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Students bring pioneer spirit to the stage

(ran NTP edition)

The stories are from Lutz's turn-of-the-century pioneers, yet the voices carry the chirpy freshness of fourth-graders.

The backdrop is a mock-up of the old locomotive that rumbled through Lutz. This week, the railroad is remembered in music _ a song entitled Ride the Pea Vine.

That's the way about 80 students at Maniscalco Elementary School bring history to life in a 40-minute musical play, When Lutz Was Young, which will be presented Friday morning.

It tells the true story of Ella McDowell, a teenager whose family rode the train from Kansas to Lutz in 1912 with all their possessions, including horses, packed in a boxcar. The McDowells were among many settlers drawn to Lutz by the Chicago-based North Tampa Land Co., which advertised a community of homes and citrus groves.

Decades later, a grown-up Ella Fletcher published her memories in a 1955 issue of the Lutz Civic Review. And in 1976, the account was republished by historian Elizabeth MacManus in a local history book compiled for the nation's bicentennial.

Eventually, that was read by fourth-grade teacher Lynn Leahy, who produces a play every year with her students. "I thought, "Hey, this has got to be a play,' " she said.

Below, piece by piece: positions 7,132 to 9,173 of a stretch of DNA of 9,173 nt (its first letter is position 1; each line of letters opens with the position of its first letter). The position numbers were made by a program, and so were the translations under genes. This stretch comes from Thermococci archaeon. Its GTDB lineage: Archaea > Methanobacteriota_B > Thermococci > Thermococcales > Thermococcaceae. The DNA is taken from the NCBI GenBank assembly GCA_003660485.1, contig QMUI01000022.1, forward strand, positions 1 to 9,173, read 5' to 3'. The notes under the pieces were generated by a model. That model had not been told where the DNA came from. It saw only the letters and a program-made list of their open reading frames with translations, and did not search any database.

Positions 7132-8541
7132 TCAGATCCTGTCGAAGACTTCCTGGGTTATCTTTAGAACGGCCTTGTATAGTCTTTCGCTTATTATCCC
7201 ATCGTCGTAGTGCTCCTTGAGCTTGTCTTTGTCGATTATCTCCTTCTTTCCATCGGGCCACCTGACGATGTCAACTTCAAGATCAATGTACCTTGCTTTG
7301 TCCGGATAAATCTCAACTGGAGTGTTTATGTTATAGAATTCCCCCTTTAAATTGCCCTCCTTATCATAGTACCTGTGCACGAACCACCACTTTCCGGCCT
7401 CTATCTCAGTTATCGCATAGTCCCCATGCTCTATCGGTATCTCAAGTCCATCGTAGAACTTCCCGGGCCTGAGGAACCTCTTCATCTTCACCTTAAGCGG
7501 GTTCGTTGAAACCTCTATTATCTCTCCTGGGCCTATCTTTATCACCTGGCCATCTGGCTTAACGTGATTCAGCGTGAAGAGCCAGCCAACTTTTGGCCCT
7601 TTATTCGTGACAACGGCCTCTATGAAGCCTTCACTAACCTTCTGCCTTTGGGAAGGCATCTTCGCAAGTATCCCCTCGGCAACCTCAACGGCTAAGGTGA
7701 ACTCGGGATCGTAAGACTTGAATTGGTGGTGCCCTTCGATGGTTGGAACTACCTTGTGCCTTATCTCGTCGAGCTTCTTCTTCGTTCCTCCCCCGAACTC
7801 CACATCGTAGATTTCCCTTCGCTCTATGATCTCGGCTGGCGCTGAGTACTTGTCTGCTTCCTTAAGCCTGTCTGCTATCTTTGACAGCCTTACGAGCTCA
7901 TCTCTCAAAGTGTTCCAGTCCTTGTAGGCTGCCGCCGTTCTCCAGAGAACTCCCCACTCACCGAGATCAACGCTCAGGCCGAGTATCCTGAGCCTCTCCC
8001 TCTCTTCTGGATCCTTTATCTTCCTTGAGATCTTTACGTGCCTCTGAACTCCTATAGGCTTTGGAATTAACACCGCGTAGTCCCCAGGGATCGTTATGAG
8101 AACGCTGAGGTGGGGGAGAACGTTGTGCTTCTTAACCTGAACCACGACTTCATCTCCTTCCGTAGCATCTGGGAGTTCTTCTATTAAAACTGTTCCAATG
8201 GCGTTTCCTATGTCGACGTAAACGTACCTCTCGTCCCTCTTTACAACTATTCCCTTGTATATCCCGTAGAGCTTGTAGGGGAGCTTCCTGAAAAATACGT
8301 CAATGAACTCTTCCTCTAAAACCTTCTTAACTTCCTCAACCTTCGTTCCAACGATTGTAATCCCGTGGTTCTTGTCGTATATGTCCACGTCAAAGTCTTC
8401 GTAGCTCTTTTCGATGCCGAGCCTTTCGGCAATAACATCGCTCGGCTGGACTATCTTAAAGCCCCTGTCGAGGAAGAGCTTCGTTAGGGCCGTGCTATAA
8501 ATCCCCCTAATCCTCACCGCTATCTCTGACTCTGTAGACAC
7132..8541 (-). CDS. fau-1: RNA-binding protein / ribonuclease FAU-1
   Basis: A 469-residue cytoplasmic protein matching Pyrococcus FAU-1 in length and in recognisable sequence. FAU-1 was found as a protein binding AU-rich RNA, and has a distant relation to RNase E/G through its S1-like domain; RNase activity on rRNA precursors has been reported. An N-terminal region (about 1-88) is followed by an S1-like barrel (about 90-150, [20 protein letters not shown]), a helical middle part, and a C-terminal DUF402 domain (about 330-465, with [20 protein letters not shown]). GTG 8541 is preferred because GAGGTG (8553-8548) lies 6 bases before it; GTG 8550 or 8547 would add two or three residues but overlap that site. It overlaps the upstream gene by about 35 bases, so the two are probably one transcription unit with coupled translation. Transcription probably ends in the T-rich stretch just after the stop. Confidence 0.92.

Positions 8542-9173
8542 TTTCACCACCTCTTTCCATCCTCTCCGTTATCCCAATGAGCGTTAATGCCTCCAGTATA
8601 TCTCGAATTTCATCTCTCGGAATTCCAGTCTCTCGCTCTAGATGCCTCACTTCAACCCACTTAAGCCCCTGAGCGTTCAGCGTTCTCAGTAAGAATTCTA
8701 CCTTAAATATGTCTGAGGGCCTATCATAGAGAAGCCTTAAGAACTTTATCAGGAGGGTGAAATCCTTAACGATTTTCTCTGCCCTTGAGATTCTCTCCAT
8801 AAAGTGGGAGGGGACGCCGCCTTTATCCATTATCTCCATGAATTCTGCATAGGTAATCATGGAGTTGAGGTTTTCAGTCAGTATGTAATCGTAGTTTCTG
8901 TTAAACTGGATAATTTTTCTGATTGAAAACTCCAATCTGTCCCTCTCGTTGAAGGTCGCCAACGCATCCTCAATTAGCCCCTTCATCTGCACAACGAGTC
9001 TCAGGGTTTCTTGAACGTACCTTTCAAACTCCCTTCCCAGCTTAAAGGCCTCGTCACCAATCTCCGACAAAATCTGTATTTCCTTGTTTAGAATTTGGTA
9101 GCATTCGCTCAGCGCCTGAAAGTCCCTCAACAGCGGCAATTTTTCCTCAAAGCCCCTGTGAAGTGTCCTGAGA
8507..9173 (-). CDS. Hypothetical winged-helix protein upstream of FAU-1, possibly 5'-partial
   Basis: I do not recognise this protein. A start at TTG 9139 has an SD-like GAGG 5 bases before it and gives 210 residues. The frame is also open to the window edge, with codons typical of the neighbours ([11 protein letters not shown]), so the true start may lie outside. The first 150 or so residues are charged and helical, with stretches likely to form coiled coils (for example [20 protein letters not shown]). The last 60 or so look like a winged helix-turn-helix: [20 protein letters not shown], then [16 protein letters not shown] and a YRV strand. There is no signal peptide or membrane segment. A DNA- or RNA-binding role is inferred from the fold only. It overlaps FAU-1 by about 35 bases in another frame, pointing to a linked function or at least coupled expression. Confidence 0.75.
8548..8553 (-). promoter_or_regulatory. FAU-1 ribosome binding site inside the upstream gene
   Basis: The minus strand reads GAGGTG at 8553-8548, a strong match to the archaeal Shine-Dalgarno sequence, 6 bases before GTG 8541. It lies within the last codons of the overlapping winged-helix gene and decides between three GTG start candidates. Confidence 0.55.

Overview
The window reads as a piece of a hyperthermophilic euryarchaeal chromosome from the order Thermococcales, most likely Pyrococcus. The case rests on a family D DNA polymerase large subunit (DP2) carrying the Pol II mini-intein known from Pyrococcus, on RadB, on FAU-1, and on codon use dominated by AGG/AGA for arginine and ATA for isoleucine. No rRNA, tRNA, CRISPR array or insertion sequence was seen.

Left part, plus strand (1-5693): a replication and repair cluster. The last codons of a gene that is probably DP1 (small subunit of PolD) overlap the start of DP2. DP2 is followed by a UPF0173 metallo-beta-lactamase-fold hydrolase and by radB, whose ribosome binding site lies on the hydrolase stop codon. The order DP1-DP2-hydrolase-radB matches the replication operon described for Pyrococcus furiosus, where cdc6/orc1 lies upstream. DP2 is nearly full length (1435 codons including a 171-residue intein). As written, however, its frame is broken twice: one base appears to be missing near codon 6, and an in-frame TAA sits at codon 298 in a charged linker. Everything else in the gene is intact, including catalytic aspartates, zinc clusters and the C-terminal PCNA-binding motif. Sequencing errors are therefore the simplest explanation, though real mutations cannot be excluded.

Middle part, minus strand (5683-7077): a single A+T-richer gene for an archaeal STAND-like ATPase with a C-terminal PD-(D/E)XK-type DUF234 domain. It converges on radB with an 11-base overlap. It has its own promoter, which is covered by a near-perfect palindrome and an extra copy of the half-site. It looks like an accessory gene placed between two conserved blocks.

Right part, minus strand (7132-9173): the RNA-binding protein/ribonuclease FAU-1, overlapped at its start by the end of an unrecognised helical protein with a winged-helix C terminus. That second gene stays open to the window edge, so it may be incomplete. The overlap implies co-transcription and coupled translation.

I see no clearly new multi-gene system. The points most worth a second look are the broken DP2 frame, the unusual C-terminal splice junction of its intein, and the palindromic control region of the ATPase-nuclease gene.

So Leahy wrote one.

It tells of the early settlers marveling at the fish-filled lakes, running from wild razorback hogs, square-dancing at community "frolics" and worrying about the throaty groans that echoed every night across the lakes. Were they frogs _ or alligators?

The play also pays tribute to Lutz's original significance as "Lutz Junction," where the Tampa Northern Railroad was met by a rail line that ran to Odessa, which had a sawmill industry, and Tarpon Springs, the area's earliest port. The winding local railroad was nicknamed the "Pea Vine," and the junction was named for brothers Charles and Paul Lutz, who ran the railroad.

Melissa Sams, who plays Ella, said she was impressed to learn about the settlers' dependence on the railroad.

"They used the Pea Vine," the 10-year-old said. "There were not cars yet."

Leahy asked CSX, which owns the former Tampa Northern, to contribute engineer hats for the play, and 30 arrived several weeks ago. A local engineer parked his train next to the Debuel Road crossing, hitched a ride to Maniscalco and personally delivered the hats, Leahy said.

The play has been a challenge for its stars, who memorized dozens of lines.

Brandon Vanderford, 9, plays Mike Riegler, Lutz's first settler. He practiced with his parents and his twin brother, Blake, at home and in the car. Brandon said he even taped his lines and listened to them as he went to bed.

Melissa dedicated a lot of time to her part, too. "I worked very hard at my house," she said. "I practiced doing the movements in my room, in front of a mirror."

Her favorite movement comes in an action scene when Ella flees a razorback.

Brandon's favorites are his opening and closing monologues. But he admits to struggling through a moment when Riegler introduces his fiancee, announcing, "I've finally found the girl of my dreams."

"I got embarrassed when I had to say that," Brandon said.

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